It’s easy to be shocked or intimidated by that sort of intensity, but it’s just as easy to forget that Emazon, known to friends and family as Emma Barbato, was putting just as much effort into drawing her contestants out of their former selves as she was into challenging their physical limits. Emma has been working to help people overcome their conflicts with themselves for twelve years now, including helping victims of domestic violence and sexual assault find or rediscover their strength.
There was no way that chatting with Emma wasn’t going to be bloody interesting, and while she mightn’t sport that crimson hair colour any more, she is no less energetic and focused than when she first made us couch-potatoes sit up and take notice! We talked about Emma’s career up to now, her plans to take her STAND program to Saudi Arabia this year – and even about how our modern culture encourages us to dislike ourselves in order to get along.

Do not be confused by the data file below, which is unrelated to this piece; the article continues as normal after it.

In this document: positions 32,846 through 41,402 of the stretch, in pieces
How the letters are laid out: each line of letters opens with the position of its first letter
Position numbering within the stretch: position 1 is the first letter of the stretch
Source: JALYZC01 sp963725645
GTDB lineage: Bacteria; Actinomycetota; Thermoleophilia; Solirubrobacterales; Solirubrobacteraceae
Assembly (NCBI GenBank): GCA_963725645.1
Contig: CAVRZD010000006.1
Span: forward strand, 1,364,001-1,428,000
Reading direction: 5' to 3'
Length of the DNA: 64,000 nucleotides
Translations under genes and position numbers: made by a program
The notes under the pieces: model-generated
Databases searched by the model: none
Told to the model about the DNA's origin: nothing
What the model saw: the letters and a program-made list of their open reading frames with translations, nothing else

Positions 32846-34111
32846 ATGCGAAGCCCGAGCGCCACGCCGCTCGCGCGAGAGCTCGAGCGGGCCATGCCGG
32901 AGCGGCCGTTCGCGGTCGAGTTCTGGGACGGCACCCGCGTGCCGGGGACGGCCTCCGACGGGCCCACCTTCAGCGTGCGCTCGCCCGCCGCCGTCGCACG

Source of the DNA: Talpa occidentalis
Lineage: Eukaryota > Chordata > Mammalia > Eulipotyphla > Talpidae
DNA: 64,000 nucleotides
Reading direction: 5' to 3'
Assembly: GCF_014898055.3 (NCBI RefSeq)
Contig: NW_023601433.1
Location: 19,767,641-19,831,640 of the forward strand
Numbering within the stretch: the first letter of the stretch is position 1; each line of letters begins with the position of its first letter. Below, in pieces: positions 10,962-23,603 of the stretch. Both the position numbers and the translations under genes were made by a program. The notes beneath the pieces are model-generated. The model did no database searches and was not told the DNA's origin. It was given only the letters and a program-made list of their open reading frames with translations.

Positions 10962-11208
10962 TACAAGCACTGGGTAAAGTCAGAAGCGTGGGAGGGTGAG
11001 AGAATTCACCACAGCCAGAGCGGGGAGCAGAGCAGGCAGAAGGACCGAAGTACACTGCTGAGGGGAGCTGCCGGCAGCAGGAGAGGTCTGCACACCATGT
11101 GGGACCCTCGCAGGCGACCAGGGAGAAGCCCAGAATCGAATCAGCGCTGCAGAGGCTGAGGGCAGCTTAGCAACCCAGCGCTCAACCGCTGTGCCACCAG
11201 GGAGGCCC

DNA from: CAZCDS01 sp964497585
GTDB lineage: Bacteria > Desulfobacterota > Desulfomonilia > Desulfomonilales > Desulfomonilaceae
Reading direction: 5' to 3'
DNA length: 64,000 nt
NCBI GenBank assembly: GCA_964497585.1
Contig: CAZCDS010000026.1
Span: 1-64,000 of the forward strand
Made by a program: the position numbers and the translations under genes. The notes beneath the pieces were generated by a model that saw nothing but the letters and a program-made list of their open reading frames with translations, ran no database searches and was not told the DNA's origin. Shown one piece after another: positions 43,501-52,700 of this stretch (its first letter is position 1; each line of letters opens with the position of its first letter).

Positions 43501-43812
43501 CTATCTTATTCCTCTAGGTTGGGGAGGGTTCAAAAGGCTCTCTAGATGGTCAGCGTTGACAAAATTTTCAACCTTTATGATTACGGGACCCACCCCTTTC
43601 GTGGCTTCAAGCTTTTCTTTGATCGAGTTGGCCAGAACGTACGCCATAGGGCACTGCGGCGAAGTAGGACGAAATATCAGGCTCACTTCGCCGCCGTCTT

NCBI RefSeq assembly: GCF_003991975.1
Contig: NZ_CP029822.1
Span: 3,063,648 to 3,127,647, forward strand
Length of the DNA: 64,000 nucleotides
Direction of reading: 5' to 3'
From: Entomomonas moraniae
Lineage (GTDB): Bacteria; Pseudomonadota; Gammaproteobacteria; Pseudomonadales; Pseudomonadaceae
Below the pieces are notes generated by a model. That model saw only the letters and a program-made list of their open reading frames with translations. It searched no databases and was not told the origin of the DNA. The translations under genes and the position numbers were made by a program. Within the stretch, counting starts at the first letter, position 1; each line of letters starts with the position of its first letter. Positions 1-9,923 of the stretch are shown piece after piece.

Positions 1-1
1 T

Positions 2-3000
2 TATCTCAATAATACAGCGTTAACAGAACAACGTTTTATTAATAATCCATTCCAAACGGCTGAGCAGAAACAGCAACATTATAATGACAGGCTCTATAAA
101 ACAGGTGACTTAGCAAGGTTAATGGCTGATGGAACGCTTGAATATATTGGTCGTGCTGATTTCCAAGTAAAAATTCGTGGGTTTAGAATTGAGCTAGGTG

So much strength in there. What happened to it? Where’d it go? My only objective was to get it back out again.
– Emazon on training a contestant, The Biggest Loser Australia Series 4
Content Warning: This episode of the Paid to Play Podcast contains high levels of Star-Struck Gushing.
See, the gent whom I had the privilege of interviewing for the second episode is Terry Serio, the hardest-working performer in Australia today. He’s been acting and making music since he was knee-high to a grasshopper, and I ask him just how he sustains his career in getting paid to play.
He also happens to be my second cousin, from the Perth branch of the family!
The answers turned into a half-hour long conversation, so grab yourself a cuppa and settle in for a great chat!